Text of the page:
In the earliest days of the Christian movement, followers simply described the difference Jesus’ death on the cross made in their own words. Over the centuries, these descriptions were expanded and codified by theologians who produced what became known as theories of atonement. Written with great detail as if to stand up in a court of law or a scientific journal, each of these theories describes an aspect of the difference Jesus’ death makes. Today, many Christian theologians identify seven main theories of atonement, though it is possible to identify as many as fifteen or more distinct theories of atonement in Christian history.
Thank God we do not have to understand every detail of every theory for our lives to be transformed by Jesus’ death on the cross for us. If there is one thing that binds together all these theories, which can vary greatly in their explanations of Jesus’ death, it is that in each explanation, Jesus dies for us.
Perhaps you already know the life changing power of Jesus’ death and you are reading this book to draw closer to the One who gave his life for you. If so, it is my prayer that these pages will fill you with a new appreciation for the depth of Jesus’ love which can only be found through a deep dive into the nature of his sacrifice.
Or perhaps you are amazed by Jesus’ ongoing influence, but unsure about the truth of the claims made about him. You may even be wondering how any of the claims his followers make about him can be true when so many of the claims vary so greatly. Rest assured, you are not the first nor will you be the last to ask these questions. In fact, you are asking questions which I believe God intentionally created every human heart to contemplate. My prayer for you is that this book will help you consider your questions within the context of what we know about Jesus’ life and the difference Jesus has made in the lives of billions of people over thousands of years.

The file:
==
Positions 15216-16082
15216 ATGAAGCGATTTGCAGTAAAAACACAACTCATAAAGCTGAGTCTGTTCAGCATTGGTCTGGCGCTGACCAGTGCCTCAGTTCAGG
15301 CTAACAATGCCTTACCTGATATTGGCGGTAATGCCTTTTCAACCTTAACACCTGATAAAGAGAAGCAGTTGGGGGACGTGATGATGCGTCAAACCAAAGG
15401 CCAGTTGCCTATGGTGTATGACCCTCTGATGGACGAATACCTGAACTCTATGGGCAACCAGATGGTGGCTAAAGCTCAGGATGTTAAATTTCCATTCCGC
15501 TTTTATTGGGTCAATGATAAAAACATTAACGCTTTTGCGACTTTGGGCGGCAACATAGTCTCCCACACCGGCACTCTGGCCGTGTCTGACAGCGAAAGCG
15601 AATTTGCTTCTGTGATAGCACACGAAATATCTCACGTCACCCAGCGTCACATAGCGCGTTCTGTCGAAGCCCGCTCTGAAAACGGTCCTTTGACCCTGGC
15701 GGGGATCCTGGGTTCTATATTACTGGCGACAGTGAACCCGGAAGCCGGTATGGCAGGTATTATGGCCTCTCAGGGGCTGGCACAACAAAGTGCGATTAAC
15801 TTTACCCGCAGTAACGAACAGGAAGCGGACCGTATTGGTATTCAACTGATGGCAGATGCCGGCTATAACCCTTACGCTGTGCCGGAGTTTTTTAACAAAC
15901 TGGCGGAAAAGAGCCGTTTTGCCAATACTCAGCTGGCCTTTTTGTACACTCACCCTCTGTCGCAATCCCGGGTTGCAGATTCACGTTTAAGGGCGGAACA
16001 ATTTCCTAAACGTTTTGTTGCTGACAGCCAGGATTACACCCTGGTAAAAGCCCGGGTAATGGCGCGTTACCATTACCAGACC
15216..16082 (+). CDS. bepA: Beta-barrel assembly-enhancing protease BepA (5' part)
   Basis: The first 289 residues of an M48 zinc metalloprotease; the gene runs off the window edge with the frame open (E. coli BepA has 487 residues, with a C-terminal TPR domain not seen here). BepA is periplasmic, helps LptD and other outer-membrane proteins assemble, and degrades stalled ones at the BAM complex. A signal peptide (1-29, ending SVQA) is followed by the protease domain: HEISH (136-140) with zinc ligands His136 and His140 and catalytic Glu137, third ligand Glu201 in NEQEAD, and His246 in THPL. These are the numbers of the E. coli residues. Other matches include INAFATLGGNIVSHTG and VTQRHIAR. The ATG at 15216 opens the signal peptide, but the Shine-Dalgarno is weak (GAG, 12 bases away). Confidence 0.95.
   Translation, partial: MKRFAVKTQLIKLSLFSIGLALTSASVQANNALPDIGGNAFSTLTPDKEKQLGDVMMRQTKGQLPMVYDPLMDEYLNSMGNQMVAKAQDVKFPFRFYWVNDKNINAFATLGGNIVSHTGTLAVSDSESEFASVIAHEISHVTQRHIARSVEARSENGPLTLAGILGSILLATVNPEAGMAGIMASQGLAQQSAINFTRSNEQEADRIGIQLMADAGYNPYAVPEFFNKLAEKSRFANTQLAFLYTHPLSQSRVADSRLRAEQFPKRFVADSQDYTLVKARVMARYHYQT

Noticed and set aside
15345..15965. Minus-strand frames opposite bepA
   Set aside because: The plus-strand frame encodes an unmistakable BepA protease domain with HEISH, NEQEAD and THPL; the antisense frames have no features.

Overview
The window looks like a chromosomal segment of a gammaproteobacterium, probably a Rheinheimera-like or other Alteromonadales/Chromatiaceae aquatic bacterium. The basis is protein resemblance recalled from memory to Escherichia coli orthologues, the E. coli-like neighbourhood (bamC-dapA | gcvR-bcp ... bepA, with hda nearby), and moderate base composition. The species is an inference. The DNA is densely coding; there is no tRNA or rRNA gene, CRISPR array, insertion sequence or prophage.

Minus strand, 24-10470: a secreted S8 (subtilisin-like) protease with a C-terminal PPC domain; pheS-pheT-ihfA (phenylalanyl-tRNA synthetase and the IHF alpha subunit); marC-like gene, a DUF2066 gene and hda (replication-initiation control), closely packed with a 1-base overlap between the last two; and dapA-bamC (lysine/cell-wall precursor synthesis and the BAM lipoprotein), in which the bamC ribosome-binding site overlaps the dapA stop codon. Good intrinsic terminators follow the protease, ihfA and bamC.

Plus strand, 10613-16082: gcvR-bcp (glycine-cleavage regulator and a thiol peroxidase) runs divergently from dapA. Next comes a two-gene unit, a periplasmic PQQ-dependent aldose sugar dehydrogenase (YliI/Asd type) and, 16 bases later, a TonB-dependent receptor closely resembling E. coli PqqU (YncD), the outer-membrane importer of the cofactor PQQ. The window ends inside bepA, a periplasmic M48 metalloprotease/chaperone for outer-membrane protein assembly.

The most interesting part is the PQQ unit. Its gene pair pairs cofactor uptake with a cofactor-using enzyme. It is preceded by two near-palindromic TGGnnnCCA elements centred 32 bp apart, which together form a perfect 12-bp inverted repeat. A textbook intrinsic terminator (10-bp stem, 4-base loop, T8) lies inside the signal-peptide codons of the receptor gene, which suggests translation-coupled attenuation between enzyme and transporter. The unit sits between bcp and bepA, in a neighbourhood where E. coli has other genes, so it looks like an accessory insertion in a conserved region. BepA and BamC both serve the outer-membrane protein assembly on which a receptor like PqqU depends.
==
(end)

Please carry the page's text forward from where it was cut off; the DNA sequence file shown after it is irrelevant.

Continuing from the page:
Ultimately, I believe we will find it impossible to describe all that was accomplished through Jesus’ death in one or two or even fifteen neat and tidy theoretical descriptions. Exactly HOW Jesus changed the world through his sacrifice may be so great a mystery that human words will never be able to do it justice. When we come up against the limits of our language to describe the work of God, we do well to remember the wisest within the Christian movement have always cautioned us to be prepared for moments when our words will fail us in our attempts to describe a Creator who is greater than the minds of his creatures can comprehend.
I do believe, however, that is possible to understand and to experience WHAT it is that Jesus’ death makes possible for us. And it is to that task, of both seeking to understand and to experience the life changing power of Jesus’ death, that we now turn as we begin chapter one with a question first asked on that day long ago by those at the foot of Jesus’ cross: Why did Jesus have to die?